A mobile taxi-shop concept, developed by Glamour magazine in partnership with L'Oréal, ran beauty spots featuring various products on the miniature TV-screens in 50 selected cabs in NYC during fashion week. Passengers who wanted to purchase something they saw on the screen had to simply point their mobile at the item and snap, using a specially downloaded app. Participants were then rewarded with the extra bonus of a free NYC cab ride.
Mid-town Augmented Reality shooting range
OOH is increasingly using mobile to engage on-the-go consumers. Check out this campaign in Spain by Fox Crime that combines special build, mobile, real life and Augmented Reality to create a target practice shooting game right in the middle of town. It proved to be very effective, with over 200,000 spectators. So why are we seeing so many of these types of integrated gaming campaigns on TV and OOH? Smart marketers are realising that as we now live in a hyper-connected smart device environment there is the opportunity to adopt strategies that entertain and engage, increase lines of communication, and create intimacy between the brand and the consumer. Also, marketers see gamification as fulfilling the human need for achievement, status and reward by playing on our desire to compete.
A look at our future through a digital screen perspective
A Day Made of Glass 2 is a thought provoking video on the future of digital screens. Produced by Corning, the world’s leading high-tech glass manufacturer, who produce millions of screens for Smartphones. It cleverly depicts the potential of how we will use digital screens in the future. A movement towards this depicted future can be seen in the activity of a number of brands who have incorporated the new multi-screening trend into their TV ads. Last year Honda Jazz ran an ad that used audio watermarking to allow a mobile app to interact with the TV ad. Since then we have seen a number of interactive games appear, including the ‘RBS 6 Nations Live Challenger’ from RBS, released for this year’s 6 Nations rugby. The interactive game encourages viewers to predict scores, participate in polls and answer related quiz questions. This growing trend has prompted Zeebox to launch a TV ad to promote its social TV app. The rumour is that it is being downloaded at a rate of 15,000 per hour as a result of the ad being aired.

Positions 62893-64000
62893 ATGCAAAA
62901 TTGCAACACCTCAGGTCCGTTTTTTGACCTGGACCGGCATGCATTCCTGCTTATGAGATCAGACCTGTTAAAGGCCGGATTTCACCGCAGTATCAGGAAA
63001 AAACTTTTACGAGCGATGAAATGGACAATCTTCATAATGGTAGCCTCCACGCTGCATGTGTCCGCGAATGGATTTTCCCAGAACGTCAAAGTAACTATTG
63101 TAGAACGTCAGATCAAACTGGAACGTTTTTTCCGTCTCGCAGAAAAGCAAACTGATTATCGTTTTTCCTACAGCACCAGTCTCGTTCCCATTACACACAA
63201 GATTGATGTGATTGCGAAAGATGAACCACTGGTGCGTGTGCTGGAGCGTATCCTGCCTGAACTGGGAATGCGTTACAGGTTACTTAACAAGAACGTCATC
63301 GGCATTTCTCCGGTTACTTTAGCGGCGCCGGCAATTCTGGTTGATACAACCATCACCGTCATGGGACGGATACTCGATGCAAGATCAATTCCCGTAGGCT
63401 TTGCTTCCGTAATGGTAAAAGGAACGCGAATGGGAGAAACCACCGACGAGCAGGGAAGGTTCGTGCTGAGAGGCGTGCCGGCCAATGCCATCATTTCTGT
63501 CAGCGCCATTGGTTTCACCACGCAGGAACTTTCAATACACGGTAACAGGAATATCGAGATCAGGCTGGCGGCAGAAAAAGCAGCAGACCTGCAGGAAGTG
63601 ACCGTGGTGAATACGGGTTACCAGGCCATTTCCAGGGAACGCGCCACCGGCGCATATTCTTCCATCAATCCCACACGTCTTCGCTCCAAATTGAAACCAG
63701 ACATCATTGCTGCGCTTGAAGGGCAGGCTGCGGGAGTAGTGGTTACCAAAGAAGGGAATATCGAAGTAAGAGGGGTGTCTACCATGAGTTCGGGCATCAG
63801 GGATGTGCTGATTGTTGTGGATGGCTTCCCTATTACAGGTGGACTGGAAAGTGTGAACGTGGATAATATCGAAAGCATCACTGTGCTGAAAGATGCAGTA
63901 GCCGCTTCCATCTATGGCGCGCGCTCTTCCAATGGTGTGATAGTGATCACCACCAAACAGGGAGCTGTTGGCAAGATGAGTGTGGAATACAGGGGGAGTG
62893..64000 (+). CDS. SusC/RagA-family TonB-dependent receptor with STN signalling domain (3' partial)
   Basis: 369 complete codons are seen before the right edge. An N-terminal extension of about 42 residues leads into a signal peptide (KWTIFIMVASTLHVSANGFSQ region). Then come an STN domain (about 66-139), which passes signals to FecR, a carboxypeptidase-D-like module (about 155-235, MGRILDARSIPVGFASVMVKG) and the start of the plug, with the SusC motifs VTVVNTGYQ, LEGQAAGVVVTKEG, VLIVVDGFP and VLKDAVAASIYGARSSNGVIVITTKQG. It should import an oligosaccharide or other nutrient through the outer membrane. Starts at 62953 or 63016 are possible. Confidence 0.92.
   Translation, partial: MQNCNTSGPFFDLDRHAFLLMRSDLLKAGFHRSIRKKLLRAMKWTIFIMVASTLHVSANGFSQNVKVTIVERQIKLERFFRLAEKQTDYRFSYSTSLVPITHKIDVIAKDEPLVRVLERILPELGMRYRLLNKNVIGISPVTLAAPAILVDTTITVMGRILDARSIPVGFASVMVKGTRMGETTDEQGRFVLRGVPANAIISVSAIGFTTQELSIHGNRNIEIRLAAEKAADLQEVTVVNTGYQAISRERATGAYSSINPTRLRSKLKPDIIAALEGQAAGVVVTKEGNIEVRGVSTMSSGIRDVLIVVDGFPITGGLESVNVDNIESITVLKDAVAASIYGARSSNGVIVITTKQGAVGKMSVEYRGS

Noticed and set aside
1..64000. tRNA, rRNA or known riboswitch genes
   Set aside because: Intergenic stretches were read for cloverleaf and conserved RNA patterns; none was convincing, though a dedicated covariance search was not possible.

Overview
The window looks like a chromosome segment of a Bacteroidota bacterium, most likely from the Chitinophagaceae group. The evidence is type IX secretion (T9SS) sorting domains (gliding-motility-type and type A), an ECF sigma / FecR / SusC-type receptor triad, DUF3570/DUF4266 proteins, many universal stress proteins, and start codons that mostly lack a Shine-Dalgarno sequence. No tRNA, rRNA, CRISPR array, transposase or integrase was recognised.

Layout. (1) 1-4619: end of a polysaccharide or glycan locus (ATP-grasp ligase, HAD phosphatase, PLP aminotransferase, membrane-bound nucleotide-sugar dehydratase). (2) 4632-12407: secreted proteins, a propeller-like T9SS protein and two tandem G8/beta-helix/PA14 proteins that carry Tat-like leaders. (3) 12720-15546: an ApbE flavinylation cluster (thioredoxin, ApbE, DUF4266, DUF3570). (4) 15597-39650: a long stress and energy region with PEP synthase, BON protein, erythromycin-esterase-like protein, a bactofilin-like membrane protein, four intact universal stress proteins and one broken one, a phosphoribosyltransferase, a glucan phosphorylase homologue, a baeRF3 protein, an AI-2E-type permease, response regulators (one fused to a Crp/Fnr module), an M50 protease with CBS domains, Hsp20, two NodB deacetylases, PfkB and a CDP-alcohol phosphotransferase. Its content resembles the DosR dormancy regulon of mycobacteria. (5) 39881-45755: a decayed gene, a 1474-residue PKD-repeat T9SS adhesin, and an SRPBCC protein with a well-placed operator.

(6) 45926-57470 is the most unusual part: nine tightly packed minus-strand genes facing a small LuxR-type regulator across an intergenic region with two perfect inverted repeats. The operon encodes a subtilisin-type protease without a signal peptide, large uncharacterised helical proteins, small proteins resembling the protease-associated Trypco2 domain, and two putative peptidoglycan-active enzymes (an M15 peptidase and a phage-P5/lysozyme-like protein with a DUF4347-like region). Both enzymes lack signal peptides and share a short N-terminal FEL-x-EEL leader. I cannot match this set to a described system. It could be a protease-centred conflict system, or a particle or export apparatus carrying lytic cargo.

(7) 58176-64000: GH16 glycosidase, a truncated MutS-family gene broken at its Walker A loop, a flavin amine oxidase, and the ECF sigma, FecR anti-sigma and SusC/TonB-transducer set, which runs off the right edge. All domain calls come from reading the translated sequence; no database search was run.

The rise of mobile versus desktop usage
With the release of its S-1 filing, the mighty Facebook announced that it received over 425million monthly active mobile users and 845million monthly active users overall in December 2011; almost fifty-percent of Facebook users are accessing the site via their mobiles. This supports the contention made by Morgan Stanley in 2010 that there will be more mobile internet users by 2013 than desktop internet users.
2012 the year of NFC
Another prediction that 2012 will be the year of NFC may also be proved right with Visa and Vodafone announcing their mobile wallet collaboration and rumours that the iPhone 5 will be supporting Mastercard PayPass NFC payments. If mobile payment is going to be mainstream then all major handset manufacturers need to be involved.